The IRS W-9 Form is a tax document used in the United States to provide a taxpayer identification number (TIN) to a person or entity requesting it. Individuals and businesses commonly use this form to provide their TIN to third parties, such as banks or other financial institutions, for tax reporting purposes. The information on the W-9 Form is used to make other tax forms, like the 1099 series, which reports income other than salaries and wages.
The IRS has said that people and businesses will have to pay fines if they don’t fill out and send in the W-9 Form correctly.
If a taxpayer fails to provide their correct tax identification number, they may be subject to a $50 penalty for each instance of non-compliance. This penalty can be dropped if the taxpayer can show that they didn’t follow the rules on purpose.
In addition, providing incorrect information that leads to incorrect withholding can result in a civil penalty of up to $500. Continued non-compliance can result in criminal penalties, including fines and imprisonment.
Requesters of taxpayer information, like banks or financial institutions, can also face civil or criminal penalties if they share or use taxpayer identification numbers (TINs) in a way that breaks federal law.
What is backup withholding?
One potential consequence of failing to provide a correct TIN on a W-9 form is being subject to backup withholding. This means that the person or entity paying you must withhold a portion of your income and remit it to the IRS as a tax payment form. The current backup withholding rate is 24% of your income. If you are subject to backup withholding, this can cut your income by a lot.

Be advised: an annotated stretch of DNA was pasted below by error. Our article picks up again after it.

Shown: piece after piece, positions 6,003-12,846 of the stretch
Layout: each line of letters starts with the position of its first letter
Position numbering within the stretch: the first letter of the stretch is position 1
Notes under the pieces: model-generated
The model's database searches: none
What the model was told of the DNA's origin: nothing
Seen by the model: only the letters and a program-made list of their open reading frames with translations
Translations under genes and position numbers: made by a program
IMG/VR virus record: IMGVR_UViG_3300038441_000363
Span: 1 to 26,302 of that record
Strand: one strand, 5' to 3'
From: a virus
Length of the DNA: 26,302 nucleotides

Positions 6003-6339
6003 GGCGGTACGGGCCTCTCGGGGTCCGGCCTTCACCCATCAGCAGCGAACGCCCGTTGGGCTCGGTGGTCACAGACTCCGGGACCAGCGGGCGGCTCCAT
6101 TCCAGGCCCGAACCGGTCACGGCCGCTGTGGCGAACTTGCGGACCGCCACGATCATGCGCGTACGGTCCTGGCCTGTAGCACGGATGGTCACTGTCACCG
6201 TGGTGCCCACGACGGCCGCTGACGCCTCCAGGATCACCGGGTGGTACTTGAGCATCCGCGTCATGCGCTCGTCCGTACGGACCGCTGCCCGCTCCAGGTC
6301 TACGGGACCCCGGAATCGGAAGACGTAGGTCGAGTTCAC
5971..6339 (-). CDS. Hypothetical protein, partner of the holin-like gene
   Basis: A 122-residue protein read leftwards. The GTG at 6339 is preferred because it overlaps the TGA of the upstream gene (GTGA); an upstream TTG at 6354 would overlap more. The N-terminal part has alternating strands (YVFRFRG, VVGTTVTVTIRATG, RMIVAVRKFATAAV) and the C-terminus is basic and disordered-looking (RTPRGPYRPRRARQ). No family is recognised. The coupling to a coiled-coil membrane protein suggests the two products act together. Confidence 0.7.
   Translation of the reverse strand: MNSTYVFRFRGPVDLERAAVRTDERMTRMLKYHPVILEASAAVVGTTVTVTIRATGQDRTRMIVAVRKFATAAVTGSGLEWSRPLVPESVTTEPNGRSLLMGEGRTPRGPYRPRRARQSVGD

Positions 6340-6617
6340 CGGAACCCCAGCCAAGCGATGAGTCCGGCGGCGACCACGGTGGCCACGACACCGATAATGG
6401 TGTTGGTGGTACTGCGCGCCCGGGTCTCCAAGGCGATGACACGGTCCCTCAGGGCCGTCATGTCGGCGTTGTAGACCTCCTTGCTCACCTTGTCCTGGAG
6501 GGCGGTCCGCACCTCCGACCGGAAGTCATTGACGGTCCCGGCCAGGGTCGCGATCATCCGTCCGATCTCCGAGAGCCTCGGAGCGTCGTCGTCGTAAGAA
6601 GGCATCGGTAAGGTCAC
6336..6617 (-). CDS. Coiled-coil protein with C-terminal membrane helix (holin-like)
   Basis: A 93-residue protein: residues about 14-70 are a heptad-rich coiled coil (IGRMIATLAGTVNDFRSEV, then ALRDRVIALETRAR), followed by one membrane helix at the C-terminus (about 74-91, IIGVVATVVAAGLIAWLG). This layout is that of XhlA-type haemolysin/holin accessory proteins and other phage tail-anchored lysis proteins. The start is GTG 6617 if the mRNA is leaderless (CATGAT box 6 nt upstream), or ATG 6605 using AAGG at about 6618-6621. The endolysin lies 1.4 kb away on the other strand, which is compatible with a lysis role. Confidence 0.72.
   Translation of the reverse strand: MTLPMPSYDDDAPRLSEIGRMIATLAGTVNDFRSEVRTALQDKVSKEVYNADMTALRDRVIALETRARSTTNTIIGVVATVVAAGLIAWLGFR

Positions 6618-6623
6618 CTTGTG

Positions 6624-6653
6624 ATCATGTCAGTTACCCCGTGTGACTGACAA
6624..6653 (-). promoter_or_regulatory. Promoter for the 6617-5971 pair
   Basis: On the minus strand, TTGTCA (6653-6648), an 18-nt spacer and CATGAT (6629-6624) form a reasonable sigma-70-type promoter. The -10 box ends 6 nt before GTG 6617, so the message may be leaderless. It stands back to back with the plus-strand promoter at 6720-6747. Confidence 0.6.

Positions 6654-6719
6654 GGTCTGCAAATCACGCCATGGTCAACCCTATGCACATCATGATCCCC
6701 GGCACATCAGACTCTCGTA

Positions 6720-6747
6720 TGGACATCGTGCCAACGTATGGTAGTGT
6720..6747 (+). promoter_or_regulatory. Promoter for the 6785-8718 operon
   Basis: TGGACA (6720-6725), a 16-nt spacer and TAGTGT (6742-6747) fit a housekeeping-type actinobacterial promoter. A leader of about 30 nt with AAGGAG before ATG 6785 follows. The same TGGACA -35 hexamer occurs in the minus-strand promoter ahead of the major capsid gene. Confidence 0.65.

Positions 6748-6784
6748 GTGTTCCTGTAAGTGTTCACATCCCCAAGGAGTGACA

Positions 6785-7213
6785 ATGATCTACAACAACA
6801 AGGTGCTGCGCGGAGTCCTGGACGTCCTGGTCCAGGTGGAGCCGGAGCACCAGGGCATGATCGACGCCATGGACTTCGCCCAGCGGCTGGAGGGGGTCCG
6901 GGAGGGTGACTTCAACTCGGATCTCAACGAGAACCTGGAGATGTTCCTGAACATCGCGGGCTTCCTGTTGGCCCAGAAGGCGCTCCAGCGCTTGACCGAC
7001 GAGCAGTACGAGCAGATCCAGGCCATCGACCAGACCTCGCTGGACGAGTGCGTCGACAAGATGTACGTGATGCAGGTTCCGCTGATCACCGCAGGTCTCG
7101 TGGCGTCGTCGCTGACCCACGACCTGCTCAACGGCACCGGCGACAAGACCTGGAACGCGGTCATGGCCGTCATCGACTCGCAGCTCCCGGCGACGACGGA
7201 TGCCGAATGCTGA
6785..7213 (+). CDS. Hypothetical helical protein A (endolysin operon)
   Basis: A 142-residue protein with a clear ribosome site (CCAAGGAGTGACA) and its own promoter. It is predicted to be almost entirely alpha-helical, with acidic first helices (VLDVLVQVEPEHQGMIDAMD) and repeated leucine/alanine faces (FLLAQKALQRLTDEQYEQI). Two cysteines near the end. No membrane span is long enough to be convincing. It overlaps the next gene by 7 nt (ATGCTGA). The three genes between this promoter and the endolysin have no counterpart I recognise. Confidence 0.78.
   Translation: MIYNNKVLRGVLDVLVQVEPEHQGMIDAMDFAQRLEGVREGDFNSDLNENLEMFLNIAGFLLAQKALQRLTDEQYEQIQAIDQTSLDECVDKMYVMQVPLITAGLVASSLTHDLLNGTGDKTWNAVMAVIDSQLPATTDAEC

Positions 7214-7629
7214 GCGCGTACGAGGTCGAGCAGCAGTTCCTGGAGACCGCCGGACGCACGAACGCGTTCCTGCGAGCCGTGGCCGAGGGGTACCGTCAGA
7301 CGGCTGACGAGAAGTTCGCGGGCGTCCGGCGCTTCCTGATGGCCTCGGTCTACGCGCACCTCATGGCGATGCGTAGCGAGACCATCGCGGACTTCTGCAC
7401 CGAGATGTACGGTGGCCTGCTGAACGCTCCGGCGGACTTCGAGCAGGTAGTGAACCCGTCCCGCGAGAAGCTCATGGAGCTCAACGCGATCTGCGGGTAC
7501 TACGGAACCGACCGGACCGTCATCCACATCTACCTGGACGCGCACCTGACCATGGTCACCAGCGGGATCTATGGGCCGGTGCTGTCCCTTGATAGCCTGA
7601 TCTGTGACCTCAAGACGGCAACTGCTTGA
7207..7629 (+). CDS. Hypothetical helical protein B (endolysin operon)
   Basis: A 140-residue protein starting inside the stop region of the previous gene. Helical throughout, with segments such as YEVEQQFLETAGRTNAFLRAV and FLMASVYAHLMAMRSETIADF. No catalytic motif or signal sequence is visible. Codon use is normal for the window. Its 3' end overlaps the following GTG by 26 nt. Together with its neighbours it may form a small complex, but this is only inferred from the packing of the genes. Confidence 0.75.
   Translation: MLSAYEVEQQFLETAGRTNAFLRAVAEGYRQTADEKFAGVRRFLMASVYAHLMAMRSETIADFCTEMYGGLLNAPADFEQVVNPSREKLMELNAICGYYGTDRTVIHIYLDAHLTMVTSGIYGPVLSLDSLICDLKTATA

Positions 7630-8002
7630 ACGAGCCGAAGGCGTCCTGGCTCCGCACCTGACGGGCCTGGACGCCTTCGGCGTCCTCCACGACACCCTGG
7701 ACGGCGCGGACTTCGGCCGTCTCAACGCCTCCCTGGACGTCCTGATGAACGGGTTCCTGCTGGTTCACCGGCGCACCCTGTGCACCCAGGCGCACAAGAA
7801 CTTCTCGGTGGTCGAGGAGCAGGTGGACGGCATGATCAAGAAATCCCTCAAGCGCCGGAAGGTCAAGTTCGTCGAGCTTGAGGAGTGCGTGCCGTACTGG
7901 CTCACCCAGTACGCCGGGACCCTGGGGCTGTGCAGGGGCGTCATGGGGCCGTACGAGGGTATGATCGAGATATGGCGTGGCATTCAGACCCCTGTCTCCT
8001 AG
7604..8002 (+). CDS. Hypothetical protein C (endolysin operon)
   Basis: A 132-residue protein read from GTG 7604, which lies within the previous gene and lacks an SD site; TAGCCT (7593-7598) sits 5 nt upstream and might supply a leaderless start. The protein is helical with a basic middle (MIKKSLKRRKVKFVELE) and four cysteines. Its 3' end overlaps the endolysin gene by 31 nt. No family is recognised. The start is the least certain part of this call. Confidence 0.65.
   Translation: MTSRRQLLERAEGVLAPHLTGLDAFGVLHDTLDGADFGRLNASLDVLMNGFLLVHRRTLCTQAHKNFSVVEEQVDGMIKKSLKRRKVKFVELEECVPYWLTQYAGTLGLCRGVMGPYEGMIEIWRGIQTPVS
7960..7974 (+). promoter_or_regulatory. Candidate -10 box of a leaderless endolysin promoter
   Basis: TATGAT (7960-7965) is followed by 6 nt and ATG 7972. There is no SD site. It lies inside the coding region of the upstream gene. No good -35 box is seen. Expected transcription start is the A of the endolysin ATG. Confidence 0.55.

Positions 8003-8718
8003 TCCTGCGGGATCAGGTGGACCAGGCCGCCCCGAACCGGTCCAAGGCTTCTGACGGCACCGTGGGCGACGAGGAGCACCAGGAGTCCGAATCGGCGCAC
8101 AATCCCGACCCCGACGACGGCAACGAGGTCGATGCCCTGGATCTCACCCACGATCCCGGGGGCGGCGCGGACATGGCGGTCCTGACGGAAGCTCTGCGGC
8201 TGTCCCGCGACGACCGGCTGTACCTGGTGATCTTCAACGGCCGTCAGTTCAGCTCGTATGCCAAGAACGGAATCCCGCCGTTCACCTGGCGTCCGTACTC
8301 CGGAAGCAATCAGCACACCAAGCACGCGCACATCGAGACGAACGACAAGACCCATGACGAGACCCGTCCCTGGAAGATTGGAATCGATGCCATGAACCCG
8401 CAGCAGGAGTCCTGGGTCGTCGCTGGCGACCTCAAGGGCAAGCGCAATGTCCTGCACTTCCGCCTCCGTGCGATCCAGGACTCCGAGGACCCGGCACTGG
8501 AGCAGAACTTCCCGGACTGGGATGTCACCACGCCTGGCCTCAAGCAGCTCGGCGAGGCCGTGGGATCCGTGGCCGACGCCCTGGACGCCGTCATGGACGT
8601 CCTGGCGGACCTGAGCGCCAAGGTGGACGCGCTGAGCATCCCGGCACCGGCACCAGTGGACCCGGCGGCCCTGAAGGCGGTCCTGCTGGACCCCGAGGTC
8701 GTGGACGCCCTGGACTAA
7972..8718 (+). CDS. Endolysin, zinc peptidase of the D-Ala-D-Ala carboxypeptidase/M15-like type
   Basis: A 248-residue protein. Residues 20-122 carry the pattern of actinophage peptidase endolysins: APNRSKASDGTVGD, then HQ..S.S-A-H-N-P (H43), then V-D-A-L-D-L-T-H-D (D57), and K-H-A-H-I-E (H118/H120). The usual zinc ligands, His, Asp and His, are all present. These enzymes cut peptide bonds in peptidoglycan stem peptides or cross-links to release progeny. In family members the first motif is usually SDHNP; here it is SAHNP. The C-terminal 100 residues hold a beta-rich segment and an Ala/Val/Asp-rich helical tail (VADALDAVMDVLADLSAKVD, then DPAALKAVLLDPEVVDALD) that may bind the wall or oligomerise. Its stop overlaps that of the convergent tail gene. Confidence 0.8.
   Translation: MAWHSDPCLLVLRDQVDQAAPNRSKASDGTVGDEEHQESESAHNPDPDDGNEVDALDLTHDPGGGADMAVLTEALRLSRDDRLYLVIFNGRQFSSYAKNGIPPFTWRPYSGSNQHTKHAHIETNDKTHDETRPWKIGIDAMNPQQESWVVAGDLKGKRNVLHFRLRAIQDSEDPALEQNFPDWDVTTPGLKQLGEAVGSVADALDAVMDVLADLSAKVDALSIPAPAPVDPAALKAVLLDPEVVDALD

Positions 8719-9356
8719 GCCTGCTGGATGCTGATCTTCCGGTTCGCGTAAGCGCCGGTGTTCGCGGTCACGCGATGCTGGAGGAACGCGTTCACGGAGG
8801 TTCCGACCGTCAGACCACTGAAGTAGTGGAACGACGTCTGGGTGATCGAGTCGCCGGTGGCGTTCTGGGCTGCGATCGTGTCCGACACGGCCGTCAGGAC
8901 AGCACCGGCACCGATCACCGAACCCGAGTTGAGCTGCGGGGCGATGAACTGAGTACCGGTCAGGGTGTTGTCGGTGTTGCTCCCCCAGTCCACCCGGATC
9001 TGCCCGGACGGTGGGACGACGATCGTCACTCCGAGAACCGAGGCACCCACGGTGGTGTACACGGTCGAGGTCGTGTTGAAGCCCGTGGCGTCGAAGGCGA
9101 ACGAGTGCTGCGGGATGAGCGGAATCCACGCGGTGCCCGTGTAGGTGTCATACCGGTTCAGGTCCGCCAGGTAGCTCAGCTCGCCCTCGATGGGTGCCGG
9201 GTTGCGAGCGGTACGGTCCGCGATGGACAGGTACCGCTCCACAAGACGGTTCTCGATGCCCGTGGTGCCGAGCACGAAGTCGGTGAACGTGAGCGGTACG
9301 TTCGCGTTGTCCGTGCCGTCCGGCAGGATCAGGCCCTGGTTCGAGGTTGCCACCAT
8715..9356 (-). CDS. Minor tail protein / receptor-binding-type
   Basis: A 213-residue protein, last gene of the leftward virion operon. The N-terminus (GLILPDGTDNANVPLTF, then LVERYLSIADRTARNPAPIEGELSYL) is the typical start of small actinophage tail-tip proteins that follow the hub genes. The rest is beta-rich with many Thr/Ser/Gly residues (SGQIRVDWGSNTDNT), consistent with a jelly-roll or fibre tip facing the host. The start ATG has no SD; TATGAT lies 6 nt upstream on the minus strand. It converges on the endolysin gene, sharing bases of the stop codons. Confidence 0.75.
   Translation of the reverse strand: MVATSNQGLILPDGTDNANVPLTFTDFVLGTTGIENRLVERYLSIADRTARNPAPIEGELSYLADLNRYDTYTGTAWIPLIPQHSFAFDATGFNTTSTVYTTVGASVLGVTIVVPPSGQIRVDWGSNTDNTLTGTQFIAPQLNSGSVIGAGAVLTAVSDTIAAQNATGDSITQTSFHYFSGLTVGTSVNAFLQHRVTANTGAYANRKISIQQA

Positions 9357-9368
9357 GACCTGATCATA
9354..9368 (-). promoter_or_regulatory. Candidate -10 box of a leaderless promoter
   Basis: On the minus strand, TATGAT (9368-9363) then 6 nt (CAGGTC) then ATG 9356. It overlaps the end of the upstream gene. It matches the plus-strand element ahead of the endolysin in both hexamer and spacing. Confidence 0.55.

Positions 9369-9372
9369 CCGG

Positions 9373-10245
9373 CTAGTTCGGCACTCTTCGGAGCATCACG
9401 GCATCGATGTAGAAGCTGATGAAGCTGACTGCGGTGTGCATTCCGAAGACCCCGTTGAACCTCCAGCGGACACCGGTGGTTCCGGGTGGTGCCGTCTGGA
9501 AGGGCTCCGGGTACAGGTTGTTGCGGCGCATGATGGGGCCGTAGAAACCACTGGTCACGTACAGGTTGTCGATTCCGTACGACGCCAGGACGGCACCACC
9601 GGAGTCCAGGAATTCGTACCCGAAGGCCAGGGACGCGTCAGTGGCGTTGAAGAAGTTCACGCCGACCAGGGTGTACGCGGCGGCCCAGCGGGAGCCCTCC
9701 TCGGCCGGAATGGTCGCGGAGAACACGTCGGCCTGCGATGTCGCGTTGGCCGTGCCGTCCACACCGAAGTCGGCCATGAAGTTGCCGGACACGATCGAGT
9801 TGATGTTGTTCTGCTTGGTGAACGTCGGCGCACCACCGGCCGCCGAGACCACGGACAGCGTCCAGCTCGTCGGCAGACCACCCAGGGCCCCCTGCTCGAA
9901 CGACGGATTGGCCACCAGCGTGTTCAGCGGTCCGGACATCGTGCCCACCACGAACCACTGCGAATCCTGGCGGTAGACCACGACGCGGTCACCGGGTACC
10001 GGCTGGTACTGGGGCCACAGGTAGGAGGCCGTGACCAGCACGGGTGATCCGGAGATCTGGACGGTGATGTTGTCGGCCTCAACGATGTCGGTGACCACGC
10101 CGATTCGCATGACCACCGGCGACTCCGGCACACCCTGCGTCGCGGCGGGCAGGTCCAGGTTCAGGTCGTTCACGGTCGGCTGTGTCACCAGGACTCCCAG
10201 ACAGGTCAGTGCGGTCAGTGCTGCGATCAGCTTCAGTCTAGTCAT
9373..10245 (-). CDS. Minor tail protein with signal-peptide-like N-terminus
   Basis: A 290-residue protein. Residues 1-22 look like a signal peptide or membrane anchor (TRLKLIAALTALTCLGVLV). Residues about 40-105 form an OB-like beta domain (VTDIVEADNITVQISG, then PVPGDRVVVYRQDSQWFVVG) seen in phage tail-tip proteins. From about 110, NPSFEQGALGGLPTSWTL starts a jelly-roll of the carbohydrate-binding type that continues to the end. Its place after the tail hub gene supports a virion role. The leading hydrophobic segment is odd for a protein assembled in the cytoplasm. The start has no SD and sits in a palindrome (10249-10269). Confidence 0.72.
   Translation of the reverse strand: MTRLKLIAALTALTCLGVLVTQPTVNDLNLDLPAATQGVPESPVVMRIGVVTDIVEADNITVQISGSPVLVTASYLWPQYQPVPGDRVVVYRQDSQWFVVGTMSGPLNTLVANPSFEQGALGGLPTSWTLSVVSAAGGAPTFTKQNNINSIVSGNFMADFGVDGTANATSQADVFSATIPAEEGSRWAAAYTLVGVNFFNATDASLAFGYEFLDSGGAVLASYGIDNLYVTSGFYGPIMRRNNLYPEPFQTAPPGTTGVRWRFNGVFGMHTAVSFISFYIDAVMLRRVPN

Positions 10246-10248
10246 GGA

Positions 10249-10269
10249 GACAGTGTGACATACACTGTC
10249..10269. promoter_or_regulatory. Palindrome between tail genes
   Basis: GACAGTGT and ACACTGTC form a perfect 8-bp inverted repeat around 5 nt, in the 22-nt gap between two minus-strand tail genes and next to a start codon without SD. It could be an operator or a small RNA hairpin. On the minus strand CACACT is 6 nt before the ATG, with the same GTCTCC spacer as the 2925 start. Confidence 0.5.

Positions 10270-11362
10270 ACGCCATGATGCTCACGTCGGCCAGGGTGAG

How to avoid backup withholding
You can take a few steps to avoid being subject to backup withholding. Firstly, ensure that you provide a correct TIN on your W-9 form. This includes ensuring that your TIN is accurate and matches your tax return’s name and social security number (SSN) or employer identification number (EIN).
Secondly, promptly submit your W-9 form to the person or entity requesting it. The person or entity paying you is required to start backup withholding if they have yet to receive a correct TIN from you within 15 days of requesting it, so it’s essential to submit your W-9 form as soon as possible.
Finally, if you receive a notice from the IRS indicating that you are subject to backup withholding, take steps to correct the issue as soon as possible. This may involve providing the correct TIN on a new W-9 form or contacting the IRS to resolve any discrepancies or problems with your TIN.
Failing to provide a correct TIN on a W-9 tax form can result in being subject to backup withholding. This can significantly reduce your income and can be avoided by accurately and timely completing the W-9 form. It’s important to make sure your W-9 form is correct, so you don’t have to deal with backup withholding.